How many times have you scrolled on your phone looking at your friend’s perfect picture with perfect hair and makeup? How many times have you felt exasperated that you don’t have that beautiful family picture with your kids? You know the one — families with color-coordinated outfits and perfect smiles.
As a pediatrician, while I care for babies, often times I am also caring for their moms. I get asked about everything from incision pain and painful nipples to birth control and safety of medications while breastfeeding.
However, over the past four to five years, I have seen an increase in moms telling me that they feel inadequate as a mom. That they’re not doing it right. And as you may have guessed, much of this has to do with social media.
I had a baby in the office with both mom and dad present. The baby girl was perfect; developmentally and nutritionally she was exactly where she needed to be. However, when I looked over at mom, something just seemed off. I sat down next to her and asked her if she was feeling okay. And then she began to cry. I just held her hand as she told me that she felt that she wasn’t good enough. Breastfeeding was hard. Her baby cried all the time. She couldn’t go out to dinner with her husband. When I asked her if she had talked to her friends who also had new babies as a source of support, her reply: No, because I see them on social media, and they are doing everything right. This mom, as many do, chronicled her pregnancy through her social media account: the baby bumps, the professional pregnancy pictures, the baby shower. However, as for so many of us, none of that prepared her for the postpartum period. And to make things worse, her social media reel was making her feel more anxious, upset, and inadequate.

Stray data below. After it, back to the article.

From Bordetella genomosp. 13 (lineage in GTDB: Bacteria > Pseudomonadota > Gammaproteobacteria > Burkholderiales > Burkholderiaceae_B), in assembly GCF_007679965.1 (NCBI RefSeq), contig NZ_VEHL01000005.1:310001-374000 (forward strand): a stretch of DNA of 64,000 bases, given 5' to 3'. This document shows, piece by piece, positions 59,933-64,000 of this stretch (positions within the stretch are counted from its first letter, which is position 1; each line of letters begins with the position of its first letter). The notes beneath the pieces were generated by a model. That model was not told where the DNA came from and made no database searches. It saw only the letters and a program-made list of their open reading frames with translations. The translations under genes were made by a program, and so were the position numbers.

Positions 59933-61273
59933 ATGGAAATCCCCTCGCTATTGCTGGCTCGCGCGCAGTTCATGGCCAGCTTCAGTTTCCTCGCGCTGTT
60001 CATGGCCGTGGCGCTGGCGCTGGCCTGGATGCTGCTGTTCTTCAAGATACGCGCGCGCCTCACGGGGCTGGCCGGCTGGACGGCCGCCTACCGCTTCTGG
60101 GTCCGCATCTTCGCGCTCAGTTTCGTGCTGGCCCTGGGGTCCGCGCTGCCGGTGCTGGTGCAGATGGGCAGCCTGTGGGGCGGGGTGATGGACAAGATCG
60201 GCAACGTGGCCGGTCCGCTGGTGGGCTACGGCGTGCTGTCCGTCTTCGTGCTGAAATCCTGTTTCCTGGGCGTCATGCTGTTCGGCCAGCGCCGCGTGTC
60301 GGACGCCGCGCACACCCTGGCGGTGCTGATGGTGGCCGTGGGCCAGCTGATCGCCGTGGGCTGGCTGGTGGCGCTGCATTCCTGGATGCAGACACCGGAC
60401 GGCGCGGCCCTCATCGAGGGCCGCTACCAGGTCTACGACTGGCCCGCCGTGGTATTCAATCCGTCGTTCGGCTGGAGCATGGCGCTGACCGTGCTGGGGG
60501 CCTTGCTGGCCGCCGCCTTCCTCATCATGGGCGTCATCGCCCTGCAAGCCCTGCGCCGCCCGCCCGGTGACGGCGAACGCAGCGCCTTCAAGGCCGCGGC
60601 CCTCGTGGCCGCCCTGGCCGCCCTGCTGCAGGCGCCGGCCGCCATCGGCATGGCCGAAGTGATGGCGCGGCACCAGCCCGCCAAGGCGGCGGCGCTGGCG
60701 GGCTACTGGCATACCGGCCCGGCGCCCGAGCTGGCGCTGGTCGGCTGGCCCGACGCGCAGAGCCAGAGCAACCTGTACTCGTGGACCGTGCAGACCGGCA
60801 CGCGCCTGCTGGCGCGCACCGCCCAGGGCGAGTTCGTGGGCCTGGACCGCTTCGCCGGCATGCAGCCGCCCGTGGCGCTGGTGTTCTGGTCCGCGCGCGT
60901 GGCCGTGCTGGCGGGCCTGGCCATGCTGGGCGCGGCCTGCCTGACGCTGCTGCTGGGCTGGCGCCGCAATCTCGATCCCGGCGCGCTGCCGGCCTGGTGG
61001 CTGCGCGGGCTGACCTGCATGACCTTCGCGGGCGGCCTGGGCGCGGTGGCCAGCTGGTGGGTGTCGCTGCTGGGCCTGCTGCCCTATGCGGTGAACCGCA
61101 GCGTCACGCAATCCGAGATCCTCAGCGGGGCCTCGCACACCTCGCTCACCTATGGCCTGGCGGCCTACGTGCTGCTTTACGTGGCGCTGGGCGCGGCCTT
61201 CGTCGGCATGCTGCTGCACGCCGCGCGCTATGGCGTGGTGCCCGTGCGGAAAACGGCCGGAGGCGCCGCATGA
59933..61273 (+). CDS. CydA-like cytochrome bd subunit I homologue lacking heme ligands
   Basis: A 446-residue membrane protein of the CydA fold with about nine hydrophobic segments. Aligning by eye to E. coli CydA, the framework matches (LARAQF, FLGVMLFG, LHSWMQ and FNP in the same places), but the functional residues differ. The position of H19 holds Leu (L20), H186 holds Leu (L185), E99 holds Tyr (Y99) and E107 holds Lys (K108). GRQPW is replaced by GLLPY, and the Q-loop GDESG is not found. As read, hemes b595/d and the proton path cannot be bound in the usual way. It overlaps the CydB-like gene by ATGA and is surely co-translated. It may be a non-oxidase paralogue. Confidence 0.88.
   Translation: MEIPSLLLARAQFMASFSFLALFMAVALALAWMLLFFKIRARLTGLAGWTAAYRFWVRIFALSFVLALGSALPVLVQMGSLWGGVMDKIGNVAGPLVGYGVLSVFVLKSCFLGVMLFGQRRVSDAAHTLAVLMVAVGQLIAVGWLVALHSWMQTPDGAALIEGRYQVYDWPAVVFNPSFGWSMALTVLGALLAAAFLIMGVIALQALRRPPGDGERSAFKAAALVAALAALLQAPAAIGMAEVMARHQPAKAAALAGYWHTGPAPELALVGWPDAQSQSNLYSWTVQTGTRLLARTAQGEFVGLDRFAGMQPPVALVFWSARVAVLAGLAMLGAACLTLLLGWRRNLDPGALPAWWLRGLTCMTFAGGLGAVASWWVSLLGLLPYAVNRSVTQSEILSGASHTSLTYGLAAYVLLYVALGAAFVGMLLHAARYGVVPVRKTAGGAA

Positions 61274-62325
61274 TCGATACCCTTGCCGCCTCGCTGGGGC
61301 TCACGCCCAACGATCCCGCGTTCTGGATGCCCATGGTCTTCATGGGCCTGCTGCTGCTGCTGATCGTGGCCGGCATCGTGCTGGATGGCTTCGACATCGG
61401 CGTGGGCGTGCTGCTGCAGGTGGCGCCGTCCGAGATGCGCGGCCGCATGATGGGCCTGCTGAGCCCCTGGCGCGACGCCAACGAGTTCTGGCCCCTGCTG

Sadly, this is not surprising. I don’t care how old you are: 10, 20, 30 or 50, social media impacts us, especially women.
When my oldest received her first smartphone in middle school, as I was trying to teach her how to navigate social media, what I saw, not only as a mother, but as a physician and woman, truly alarmed me. Women of all ages, many of whom were mothers, were feeling inadequate based on the images they were viewing on social media.
When I was in the early stages of motherhood, I only had to contend with the images I saw on television or on the magazine covers in the grocery check-out aisle. Headlines like “bounce back to your pre-pregnancy body in 6 weeks!” or photos of celebrity women with perfect makeup taking their kids to the park (never mind the entourage of people helping them in the wings). With technology at our fingertips and every social media app accessible at all times, the onslaught of images and posts is never-ending. I observed this not only as a mother but as a physician who sees pregnant and postpartum women in my office every day. I also experienced this with friends and neighbors who were new mothers.
Studies have shown that exposure to social media can increase anxiety and/or depression. In fact, it can directly impact your mental health and emotional wellness. It can also affect your sleep.
When you combine sleep deprivation with postpartum hormones, it is not surprising that social media can make women feel worse, a lot worse. New mothers are already struggling with so many unknowns. Some will question if they are doing the right thing and others will feel weighed down by what seem like life-altering decisions.